Calculator Key: ■∫

Member Of Menu: 
Argument Types: 
Result Type(s): 
Valid In Expression: 
Stack Diagram: 
Expression1 Symbol2 Real3 Expression4
Expression1 List2 Real3 Real4 Real5
Program1 List2 Real3 Real4 Real5

This operation can be used to determine the symbolic or numeric integral of the input expression or program. For symbolic integration, the arguments are the expression to integrate, a symbol to integrate against and a real number which should be a positive integer which is the degree approximation. Symbolic integrals are done by first determining a Taylor series approximation of the input expression (see the TAYLR operation for more information). The result of the Taylor series is a polynomial approximation which is then integrated using the simple rules for integrating polynomials. So, symbolic integrals are approximations unless the input expression is already a polynomial.

Numeric integrals can be determined for both expressions and programs. The second argument is a list which has information about the symbol against which to integrate and the bounds of the integral. The third argument is a real number which is the acceptable error in the result.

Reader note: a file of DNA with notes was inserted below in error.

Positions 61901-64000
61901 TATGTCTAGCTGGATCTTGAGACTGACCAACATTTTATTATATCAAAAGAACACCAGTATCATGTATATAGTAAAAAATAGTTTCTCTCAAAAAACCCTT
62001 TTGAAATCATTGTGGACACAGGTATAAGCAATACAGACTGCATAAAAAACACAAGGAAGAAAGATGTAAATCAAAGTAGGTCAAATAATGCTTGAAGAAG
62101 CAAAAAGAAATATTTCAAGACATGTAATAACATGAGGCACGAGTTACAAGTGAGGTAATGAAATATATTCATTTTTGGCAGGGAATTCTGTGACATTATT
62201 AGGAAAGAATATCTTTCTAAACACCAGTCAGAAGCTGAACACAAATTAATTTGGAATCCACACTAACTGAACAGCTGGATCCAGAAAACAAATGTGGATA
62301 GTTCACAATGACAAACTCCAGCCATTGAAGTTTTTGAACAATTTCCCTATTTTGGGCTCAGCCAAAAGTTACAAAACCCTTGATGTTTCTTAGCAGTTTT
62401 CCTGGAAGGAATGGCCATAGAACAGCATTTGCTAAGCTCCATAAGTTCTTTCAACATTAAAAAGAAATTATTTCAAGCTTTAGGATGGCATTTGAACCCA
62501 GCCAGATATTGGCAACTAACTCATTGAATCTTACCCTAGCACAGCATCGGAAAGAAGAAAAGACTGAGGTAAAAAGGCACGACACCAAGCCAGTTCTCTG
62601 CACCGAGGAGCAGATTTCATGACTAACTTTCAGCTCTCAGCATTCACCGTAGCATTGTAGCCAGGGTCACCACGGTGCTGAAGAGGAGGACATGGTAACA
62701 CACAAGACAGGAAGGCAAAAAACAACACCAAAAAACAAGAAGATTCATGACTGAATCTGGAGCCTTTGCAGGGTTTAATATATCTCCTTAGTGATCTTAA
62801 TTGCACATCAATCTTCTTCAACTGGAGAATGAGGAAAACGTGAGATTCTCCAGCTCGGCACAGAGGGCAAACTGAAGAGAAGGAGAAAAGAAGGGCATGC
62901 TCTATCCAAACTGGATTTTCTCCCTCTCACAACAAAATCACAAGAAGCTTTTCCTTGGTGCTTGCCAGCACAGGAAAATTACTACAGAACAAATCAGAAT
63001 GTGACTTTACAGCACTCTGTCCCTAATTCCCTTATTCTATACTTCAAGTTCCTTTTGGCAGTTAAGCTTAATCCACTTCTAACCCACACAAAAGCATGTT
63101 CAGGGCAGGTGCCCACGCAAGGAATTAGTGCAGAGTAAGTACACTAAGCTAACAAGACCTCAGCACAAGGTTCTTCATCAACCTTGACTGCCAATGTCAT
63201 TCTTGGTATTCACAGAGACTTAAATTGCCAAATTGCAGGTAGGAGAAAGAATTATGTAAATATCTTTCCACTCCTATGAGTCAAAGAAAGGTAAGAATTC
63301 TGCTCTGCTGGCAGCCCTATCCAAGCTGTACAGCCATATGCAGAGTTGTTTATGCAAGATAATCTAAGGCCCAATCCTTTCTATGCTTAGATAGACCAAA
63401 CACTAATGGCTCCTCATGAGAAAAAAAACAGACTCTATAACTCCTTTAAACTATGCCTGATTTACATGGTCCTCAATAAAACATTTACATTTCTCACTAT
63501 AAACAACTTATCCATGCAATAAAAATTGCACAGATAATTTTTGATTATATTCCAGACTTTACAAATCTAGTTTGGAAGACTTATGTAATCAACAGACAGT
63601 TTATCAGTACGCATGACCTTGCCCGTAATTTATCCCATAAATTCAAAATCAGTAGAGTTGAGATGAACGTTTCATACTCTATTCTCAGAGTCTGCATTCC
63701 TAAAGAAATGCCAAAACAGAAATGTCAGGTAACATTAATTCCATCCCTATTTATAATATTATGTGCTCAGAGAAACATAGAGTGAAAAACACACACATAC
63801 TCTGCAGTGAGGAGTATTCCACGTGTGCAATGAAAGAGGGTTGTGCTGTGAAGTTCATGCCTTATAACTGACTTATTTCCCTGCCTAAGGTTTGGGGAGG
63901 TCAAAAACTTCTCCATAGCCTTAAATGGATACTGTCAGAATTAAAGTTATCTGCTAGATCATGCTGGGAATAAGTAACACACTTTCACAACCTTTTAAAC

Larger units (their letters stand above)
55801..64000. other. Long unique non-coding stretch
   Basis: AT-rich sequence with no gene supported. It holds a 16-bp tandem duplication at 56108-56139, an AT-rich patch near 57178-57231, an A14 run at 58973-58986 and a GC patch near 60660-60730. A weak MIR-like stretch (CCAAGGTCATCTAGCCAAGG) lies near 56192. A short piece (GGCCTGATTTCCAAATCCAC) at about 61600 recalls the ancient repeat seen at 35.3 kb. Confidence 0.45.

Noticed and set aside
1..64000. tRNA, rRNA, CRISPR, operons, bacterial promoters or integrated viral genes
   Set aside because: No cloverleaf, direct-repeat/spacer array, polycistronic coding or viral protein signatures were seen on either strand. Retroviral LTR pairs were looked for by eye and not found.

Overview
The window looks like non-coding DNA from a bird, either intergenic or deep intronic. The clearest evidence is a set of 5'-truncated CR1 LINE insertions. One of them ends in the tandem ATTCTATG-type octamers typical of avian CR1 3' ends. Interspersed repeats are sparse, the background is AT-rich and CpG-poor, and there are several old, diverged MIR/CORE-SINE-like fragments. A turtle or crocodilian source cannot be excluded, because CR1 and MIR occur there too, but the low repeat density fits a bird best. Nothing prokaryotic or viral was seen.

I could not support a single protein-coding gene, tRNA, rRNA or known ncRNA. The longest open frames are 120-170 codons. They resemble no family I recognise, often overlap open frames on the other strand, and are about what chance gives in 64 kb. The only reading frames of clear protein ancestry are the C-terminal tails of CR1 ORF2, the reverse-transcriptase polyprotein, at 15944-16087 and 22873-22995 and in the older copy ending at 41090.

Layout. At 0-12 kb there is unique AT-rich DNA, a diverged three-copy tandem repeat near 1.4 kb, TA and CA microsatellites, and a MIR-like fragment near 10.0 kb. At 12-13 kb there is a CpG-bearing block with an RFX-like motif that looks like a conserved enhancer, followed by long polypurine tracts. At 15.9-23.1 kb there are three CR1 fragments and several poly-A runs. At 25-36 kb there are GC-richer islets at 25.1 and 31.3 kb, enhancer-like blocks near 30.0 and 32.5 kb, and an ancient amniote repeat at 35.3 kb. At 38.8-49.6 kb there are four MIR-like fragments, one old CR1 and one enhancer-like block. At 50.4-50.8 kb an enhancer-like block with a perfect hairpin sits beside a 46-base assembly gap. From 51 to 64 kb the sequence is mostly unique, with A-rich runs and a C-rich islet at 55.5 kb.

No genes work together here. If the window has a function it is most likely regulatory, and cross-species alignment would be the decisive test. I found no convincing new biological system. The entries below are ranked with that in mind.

For example, to determine the integral of 'SQ(X)' from 0 to 1 against X to an accuracy of 0.00001, you would push these arguments onto the stack:

{ X 0 1 }

And then press the integral button to get the following results on the stack:


The first value is the approximation of the numeric integral and the second number is an estimation of the actual error in that approximation and should be less than the error requested. Actual integration is done by evaluating the expression at "N" points between the two bounds to estimate the integral. The lower the error bounds you request, the more points are evaluated and the longer the calculation will take. So consider how much actual accuracy you need because lower error bounds can significantly increase the execution time.

This same integral can be calculated using a program:

≪ X SQ ≫
{ X 0 1 }

In this case, the integral is done with respect to X and X is used explicitly in the program. Finally, you can also do an integral of a program without specifying a symbol of integration. If the program pops a value off the stack and pushes a result onto the stack, then the symbol of integration is implicit. For example:

≪ SQ ≫
{ 0 1 }

This program pops the value off the stack and pushes the square of that value onto the stack. The result of the integration with these arguments is the same as the previous two examples. The difference is that there is no explicit symbol of integration and the list argument has only an upper and lower bound.